Lorenzo de Medici
by cami reynolds
significance of Lorenzo de Medici
The elder son of Piero, Lorenzo (born in 1449) was destined to a brief but intense life that would go down in the history of Florence and Italy. Lorenzo the Magnificent is, without a doubt, the most important and significant member of the Medici family from all points of view. He was one of the great leaders of the Italy of his time, which precisely in Florence witnessed on extraordinary flowering of intellectual activities. He was a politician, a man of power and culture.
Lorenzo began his public life very early and he succeeded his father when he was not yet twenty-one. Immediately he had to face difficult situations such as financial problems, conspiracies, relations with the Popacy, with Kings princes and milers of the countries. Nevertheless slowly the "balance of power" that Lorenzo maintained with Milan, Venice and Naples reinforced the Florentine position, and wise economic measures improved the family finances. But Lorenzo's genius went further than this: he continued his family's traditional patronage of artists, opening his house and gardens to the younger ones. First Leonardo then Michelangelo and many others such as Botticelli, Filippino Lippi etc. turned to him for aid and protection.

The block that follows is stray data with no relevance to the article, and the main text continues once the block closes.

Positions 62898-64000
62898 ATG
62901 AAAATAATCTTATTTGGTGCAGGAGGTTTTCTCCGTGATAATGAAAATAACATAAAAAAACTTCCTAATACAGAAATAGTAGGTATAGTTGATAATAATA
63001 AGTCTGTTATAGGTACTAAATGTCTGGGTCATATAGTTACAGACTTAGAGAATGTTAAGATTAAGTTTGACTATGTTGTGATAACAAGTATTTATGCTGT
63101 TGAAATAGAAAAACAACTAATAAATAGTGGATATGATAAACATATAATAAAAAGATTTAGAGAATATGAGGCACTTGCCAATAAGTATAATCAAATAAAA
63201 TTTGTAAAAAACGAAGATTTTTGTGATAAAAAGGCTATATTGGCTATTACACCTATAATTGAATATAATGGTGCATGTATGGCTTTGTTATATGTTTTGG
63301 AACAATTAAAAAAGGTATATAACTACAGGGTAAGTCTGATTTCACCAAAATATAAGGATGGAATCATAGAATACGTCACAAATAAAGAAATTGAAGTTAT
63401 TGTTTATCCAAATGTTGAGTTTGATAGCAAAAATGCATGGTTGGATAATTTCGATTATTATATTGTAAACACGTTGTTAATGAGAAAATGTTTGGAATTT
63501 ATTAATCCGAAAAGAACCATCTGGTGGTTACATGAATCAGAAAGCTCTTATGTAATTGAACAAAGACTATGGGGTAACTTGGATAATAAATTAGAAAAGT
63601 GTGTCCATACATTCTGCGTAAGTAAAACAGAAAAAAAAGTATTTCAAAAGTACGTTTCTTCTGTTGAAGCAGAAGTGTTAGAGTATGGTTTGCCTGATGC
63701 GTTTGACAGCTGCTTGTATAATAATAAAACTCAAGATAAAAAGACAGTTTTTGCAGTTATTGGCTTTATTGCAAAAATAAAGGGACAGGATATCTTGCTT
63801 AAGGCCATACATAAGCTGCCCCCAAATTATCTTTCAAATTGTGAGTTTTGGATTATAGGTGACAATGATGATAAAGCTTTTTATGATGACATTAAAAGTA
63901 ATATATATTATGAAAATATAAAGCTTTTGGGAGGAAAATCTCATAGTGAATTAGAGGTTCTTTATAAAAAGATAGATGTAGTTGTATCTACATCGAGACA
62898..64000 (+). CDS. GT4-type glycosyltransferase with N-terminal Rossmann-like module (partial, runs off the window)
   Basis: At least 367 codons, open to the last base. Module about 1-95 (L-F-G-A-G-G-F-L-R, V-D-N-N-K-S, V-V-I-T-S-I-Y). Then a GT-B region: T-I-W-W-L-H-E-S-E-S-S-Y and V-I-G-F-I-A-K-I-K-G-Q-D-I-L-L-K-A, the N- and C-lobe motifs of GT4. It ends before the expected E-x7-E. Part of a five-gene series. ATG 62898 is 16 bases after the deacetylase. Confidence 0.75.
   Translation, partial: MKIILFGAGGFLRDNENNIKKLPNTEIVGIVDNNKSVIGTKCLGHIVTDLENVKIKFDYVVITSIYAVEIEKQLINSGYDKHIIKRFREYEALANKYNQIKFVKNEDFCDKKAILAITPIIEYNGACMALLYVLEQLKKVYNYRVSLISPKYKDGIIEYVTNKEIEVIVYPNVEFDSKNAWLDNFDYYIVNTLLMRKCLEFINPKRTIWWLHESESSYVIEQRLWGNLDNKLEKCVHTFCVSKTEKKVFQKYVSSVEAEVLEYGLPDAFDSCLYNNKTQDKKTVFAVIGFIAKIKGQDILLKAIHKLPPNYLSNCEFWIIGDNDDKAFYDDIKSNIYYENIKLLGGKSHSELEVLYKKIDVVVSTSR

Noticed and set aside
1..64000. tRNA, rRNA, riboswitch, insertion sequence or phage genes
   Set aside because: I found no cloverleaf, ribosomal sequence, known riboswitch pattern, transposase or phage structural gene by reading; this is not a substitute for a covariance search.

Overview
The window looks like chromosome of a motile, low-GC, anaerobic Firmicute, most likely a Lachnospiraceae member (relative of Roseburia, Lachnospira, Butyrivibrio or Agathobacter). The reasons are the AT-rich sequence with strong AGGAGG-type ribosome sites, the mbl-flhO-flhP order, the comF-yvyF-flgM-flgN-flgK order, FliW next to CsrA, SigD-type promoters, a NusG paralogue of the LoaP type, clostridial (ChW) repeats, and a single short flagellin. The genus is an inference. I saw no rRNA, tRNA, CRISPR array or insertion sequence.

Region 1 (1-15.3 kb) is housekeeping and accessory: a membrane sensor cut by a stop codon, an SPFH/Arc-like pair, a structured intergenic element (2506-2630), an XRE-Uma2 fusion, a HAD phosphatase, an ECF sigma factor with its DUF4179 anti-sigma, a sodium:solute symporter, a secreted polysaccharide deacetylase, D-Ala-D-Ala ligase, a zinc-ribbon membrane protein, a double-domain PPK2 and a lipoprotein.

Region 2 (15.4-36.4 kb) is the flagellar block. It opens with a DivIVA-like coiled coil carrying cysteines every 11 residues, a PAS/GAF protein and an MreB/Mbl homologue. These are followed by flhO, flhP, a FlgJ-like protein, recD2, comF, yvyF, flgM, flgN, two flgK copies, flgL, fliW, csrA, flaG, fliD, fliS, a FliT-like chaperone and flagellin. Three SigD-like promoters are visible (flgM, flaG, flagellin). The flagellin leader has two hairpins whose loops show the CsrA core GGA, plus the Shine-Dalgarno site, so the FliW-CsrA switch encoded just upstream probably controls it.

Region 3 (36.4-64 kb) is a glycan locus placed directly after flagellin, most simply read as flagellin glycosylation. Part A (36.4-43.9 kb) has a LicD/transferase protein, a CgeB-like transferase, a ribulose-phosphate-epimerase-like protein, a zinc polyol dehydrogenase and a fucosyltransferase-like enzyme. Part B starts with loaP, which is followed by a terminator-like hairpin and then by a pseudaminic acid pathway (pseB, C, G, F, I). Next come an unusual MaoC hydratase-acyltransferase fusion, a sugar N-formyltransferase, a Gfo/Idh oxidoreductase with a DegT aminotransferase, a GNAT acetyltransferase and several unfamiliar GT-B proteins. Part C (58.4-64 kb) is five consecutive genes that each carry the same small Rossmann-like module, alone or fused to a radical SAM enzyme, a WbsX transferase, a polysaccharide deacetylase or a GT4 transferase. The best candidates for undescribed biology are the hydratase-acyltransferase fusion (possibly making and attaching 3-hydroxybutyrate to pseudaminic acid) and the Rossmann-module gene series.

At the time of Lorenzo the Magnificent, precisely in 1485, Girolamo Savonarola, a Dominican from the convent of San Marco began to seduce the Florentines with his prophetic language. He spoke of the Apocalypse and of the dreadful God, first from the pulpit of San Marco and then from that of the cathedral. Although it had been Lorenzo who had brought the Dominican back from exile in Bologna, Savonarola's preaching soon took on a tone of implacable accusation against his benefactor.
The friar accused Lorenzo publicly and univocably of ruining the state and squandering the wealth of the people deposited in the public coffers. Those who attempted to appease the spirit of the friar received the answer, "I do not care. But let (the Magnificent) know that I am a foreigner and he is a citizen and the first of the city: I am to stay and he is to go: I shall stay and not he." Many saw in these words a prophesy of Lorenzo's death, like the lightning-bolt that had struck Brunelleschi's dome a few months before his death.